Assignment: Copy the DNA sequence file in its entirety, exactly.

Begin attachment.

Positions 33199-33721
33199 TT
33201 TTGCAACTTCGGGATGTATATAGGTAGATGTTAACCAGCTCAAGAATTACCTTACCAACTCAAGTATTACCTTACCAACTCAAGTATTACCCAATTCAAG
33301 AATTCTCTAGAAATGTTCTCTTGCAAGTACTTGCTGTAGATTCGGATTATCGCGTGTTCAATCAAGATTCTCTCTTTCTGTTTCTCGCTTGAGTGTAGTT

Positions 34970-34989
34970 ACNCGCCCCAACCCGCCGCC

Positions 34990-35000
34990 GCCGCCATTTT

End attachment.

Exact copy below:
Positions 33199-33721
33199 TT
33201 TTGCAACTTCGGGATGTATATAGGTAGATGTTAACCAGCTCAAGAATTACCTTACCAACTCAAGTATTACCTTACCAACTCAAGTATTACCCAATTCAAG
33301 AATTCTCTAGAAATGTTCTCTTGCAAGTACTTGCTGTAGATTCGGATTATCGCGTGTTCAATCAAGATTCTCTCTTTCTGTTTCTCGCTTGAGTGTAGTT

Positions 34970-34989
34970 ACNCGCCCCAACCCGCCGCC

Positions 34990-35000
34990 GCCGCCATTTT